If we look at the actual household income one would need a household income of $150,000 or higher just to be in contention here. Only 15 percent of households have this in Orange County it is likely many already own given the homeownership rate for OC is 60 percent. 53 percent of all owner occupied housing was valued at $500,000 or higher yet only 15 percent of actual households can actually afford this payment. This disequilibrium is why with recent data we now see a county wide price decline of $100,000 in one year.
So what you have is many people living in homes spending a large amount of money on their mortgage yet were only able to buy in the go-go years of the housing bubble. What the data reflects is that many of the current owners would not be able to afford their home in today’s market where incomes now need to be documented more fully and standards have become more normal. I don’t like using the word stringent because standards are still flimsy with FHA insured loans and only needing 3.5 percent as a down payment. Are things tougher than a few years ago when anyone could get an option ARM and jump into a $700,000 McMansion without documenting income? Of course but that doesn’t make the current environment stringent. If anything, on a longer historical perspective it is a relatively easy market for money. Mortgage rates are still near their historical lows and down payment requirements are a joke with FHA insured loans. The problem of course is one of income and the Federal Reserve gimmicks are merely trying to wash over things with cheap debt and not addressing the weaker situation for middle class families.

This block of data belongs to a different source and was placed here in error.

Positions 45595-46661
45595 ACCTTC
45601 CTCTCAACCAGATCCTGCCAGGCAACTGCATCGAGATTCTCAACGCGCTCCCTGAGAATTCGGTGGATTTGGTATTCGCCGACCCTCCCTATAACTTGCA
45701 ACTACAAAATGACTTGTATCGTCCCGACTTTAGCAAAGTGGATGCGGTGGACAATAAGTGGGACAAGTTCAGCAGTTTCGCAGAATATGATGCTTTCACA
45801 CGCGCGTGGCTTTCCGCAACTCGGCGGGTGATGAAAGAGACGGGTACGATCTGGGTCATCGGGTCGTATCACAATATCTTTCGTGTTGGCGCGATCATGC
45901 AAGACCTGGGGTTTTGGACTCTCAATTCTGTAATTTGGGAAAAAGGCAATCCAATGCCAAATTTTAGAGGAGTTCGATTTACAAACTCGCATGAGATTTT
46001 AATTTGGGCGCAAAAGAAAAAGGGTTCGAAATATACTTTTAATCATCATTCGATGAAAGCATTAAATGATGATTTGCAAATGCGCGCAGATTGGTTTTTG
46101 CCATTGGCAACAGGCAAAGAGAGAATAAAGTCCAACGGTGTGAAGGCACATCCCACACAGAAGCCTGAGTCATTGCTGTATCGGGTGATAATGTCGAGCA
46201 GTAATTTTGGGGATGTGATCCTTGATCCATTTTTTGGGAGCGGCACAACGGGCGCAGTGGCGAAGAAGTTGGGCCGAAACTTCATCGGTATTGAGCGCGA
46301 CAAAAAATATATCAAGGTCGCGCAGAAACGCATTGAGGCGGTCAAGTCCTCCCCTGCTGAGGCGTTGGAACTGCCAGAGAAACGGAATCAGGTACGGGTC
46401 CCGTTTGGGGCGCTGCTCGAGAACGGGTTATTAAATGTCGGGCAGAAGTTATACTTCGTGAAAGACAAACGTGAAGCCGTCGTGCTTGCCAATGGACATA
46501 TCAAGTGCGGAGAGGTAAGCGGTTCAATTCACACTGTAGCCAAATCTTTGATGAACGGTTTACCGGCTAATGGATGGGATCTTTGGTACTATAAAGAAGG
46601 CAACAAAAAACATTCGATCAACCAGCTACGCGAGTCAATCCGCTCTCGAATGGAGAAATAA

It is abundantly clear why Orange County prices are falling and sales have collapsed. The county like many in Southern California is still largely in a giant bubble. If rates even go up by say 2 or 3 percent (still below historical norms) the market will take it directly on the chin. Why? Because people are already stretched thin at the moment even in a county with “high incomes.” I know some will say “well this area has great schools …” and I get these comments even for areas in Los Angeles. The schools were good in 2000 as well. It wasn’t like they just realized schools were good there. And we have hundreds of counties around the country with good schools that have moderate priced housing. So this is just more emotional reasons to justify current prices. Emotions do play a big role in buying a house, that is a fact. Yet what we have now is an actual buffer (aka examining incomes) and this is showing that people just don’t have the money to support current prices. I’m sure everyone would like a $1 million home but that isn’t how the world works. Is there a premium for good schools and a good neighborhood? Of course! But this is like saying “since this is a BMW it needs to cost $70,000 more than a Chevy.” Well okay, but do you have the income to back it up and not “own” it by merely going into massive debt?
Yes, incomes are higher than other areas but that does not mean home prices reflect value in home prices. Run the numbers with a ratio:
$435,000 (median price) / $71,000 (household income) = 6.1
$250,000 (median price) / $58,820 = 4.3
This is just one way to measure cost relative to income and even after the $100,000 price drop and many more tens of thousands from the peak home values are still in a bubble in Orange County. In other words, prices will drop or incomes need to go up.